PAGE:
Washington,
19
April
2018
|
05:53 PM
America/New_York

For Immediate Release

Trump Administration Pushes Forward on Arctic National Wildlife Refuge Drilling

The Trump administration has announced a planning process to allow for oil exploration, leasing and related development activities on the coastal plain of the Arctic National Wildlife Refuge, just a day before the eighth anniversary of the Deepwater Horizon oil spill. The publicly stated timeline to sell refuge leases to the oil industry–as soon as early 2019 – is even faster than Congress required in its deeply unpopular legislative authorization for drilling. Oil exploration and development would jeopardize wildlife and Alaska native subsistence rights and contribute to global climate change.

Statement from Defenders of Wildlife President and CEO Jamie Rappaport Clark:

“It is shameful that on the anniversary of our nation’s worst environmental disaster, the Trump administration announces plans to open pristine wild lands to more destructive oil drilling. The Trump administration’s reckless dash to expedite drilling and destroy the Arctic National Wildlife Refuge will only hasten a trip to the courthouse. We will not stand by and watch them desecrate this fragile landscape.

“Drilling would threaten hundreds of species that depend on the coastal plain for survival, including the federally protected polar bear. It would violate the human rights of the Gwich’in people, and further exacerbate the impacts of climate change. A spiderweb of pipelines, roads, well pads, gravel mines and other drilling infrastructure would turn this global treasure into a polluted industrial complex.

“The Arctic Refuge is a place of stunning beauty and incredible and irreplaceable wildlife conservation value. A hurried and inadequate environmental review process cannot hide the damage that exploration and leasing will cause to these vital wildlands or quell the public outcry against drilling rigs on our most iconic national wildlife refuge.”

 

 Background

  • The Trump administration issued a Notice of Intent to initiate scoping for an Environmental Impact Statement to explore and lease the coastal plain of the Arctic National Wildlife Refuge for oil and gas drilling. The 60-day public comment period for the proposal ends on June 19, 2018.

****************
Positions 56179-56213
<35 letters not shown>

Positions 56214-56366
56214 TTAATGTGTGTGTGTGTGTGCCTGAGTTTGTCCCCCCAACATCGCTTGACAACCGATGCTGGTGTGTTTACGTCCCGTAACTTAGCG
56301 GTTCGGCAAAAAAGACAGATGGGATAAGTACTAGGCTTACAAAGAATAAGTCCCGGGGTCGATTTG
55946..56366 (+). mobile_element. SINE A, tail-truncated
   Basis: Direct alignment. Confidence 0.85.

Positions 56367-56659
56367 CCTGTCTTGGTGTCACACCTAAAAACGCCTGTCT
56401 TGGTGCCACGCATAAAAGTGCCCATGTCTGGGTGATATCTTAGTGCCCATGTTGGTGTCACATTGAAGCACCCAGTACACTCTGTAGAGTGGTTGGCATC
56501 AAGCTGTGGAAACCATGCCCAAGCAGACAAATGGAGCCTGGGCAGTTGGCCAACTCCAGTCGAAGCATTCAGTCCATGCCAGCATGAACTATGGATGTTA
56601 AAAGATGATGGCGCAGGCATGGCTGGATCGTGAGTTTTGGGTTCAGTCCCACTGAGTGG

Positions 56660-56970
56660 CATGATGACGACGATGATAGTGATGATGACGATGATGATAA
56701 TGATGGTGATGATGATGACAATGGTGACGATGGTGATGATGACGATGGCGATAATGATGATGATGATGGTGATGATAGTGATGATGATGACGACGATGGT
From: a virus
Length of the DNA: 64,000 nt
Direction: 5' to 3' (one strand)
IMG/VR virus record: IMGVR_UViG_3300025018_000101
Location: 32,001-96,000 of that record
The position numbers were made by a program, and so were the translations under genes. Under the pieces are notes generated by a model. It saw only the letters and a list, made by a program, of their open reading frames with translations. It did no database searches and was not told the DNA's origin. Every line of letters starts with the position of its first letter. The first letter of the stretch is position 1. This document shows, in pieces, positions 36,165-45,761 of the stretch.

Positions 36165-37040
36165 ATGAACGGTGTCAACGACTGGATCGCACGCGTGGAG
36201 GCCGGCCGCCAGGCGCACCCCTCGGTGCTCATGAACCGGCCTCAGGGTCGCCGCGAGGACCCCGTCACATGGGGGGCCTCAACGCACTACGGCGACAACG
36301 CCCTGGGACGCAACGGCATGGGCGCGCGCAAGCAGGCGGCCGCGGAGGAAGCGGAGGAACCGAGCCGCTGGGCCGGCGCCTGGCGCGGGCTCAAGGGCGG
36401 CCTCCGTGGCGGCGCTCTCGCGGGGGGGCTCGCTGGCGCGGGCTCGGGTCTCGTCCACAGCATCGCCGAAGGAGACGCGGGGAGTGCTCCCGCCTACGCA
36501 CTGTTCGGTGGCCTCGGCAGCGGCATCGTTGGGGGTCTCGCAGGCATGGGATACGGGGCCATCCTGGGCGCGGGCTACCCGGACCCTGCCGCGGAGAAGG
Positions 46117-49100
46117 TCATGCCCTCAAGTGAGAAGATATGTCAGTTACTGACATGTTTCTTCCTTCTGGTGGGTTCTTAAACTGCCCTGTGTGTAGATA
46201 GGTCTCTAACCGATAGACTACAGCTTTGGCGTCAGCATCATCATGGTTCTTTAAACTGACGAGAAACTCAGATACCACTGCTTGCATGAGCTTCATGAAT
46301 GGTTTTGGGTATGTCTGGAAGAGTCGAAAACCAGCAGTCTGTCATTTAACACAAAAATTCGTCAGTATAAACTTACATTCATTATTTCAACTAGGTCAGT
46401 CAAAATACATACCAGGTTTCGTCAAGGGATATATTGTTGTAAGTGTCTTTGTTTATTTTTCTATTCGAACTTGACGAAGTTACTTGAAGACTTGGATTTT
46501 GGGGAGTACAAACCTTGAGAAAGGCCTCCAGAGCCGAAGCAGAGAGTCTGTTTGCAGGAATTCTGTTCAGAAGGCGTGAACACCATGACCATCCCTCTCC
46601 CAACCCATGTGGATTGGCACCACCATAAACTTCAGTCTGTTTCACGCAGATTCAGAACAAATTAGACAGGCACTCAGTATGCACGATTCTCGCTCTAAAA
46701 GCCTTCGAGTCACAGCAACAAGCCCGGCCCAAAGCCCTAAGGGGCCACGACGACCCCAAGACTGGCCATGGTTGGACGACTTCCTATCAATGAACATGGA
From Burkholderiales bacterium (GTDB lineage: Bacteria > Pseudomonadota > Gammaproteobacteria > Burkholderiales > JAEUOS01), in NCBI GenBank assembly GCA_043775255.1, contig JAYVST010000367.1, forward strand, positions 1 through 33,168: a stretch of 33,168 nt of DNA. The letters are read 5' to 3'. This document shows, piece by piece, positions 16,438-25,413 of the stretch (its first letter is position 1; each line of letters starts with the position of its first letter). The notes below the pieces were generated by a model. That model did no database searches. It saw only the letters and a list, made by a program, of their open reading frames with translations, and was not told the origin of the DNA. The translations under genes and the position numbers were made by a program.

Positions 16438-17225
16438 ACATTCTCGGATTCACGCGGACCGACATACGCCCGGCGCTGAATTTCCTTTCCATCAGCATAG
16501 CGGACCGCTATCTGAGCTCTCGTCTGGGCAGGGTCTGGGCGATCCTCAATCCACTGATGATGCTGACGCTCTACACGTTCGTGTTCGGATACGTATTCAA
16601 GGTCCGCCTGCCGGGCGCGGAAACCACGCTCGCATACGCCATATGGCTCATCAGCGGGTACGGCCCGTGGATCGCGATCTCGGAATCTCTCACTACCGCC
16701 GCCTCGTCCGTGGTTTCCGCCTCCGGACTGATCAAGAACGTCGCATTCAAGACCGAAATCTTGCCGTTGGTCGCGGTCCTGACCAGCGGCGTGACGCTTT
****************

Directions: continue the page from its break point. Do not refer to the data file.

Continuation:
• When Deputy Secretary of the Interior David Bernhardt and Interior Assistant Secretary for Lands and Minerals Management Joe Balash visited Alaska during the week of March 5 to announce the then forthcoming regulatory process for Arctic Refuge leasing, they failed to meet with the Gwich’in nation, who call the coastal plain “the sacred place where life begins.” The coastal plain is the calving grounds of the Porcupine caribou herd, on which the Gwich’in have depended since time immemorial.

About the Arctic National Wildlife Refuge

  • The Arctic National Wildlife Refuge comprises approximately 19.6 million acres of public lands and water in northeastern Alaska.
  • The coastal plain, where drilling would occur, is the biological heart of the refuge. Oil development would irreparably damage this vital landscape. The wilderness and habitat values would be destroyed by an industrial complex, replete with oil spills, leaks and pollution. Pipelines, drill rigs, buildings and other infrastructure accompanied by the noise of industrial development would threaten iconic wildlife and imperil sensitive species that call the refuge home.
  • The coastal plain is the principal calving ground of the nearly 200,000-strong Porcupine caribou herd, relied upon for physical and cultural survival for millennia by the Gwich’in people of northeastern Alaska and Canada. The Gwich’in are strongly opposed to industrial development in the coastal plain.
  • The Arctic Refuge contains vital nesting habitat for hundreds of species of migratory birds from all 50 states and six continents; the most important onshore denning habitat for threatened polar bears in the United States; spawning streams for Dolly Varden and other valued fish species; and room to roam for caribou, wolves, muskoxen, Dall sheep, arctic foxes and many other wildlife species.
  • Most of the Arctic Refuge’s coastal plain is designated critical habitat for federally threatened polar bears. Mother polar bears with cubs are increasingly denning in this area as annual sea ice melts more quickly due to a warming climate.
  • President Dwight D. Eisenhower first set aside much of the refuge in 1960 as the Arctic National Wildlife Range. Congress later affirmed and expanded the refuge in the Alaska National Interest Lands Conservation Act in 1980. Now about the size of South Carolina, the Arctic refuge preserves one of the largest intact ecosystems in the world. Approximately 40 percent of the refuge, mostly in the Brooks Range, is designated as wilderness to help permanently protect this treasured landscape.
  • Authorization for drilling on the coastal plain was attached to the tax reform reconciliation bill, allowing it to bypass a filibuster in the Senate. This high-profile, divisive provision had nothing to do with tax reform, but allowed Congress to circumvent full and fair debate when enacting it in December.
  • Industrializing America’s greatest national wildlife refuge is extremely controversial. According to polling by the Center for American Progress, two out of three Americans support protecting the Arctic refuge.

Defenders of Wildlife is dedicated to the protection of all native animals and plants in their natural communities. With over 1.8 million members and activists, Defenders of Wildlife is a leading advocate for innovative solutions to safeguard our wildlife heritage for generations to come. For more information, visit Newsroom.Defenders.org and follow us on Twitter @DefendersNews.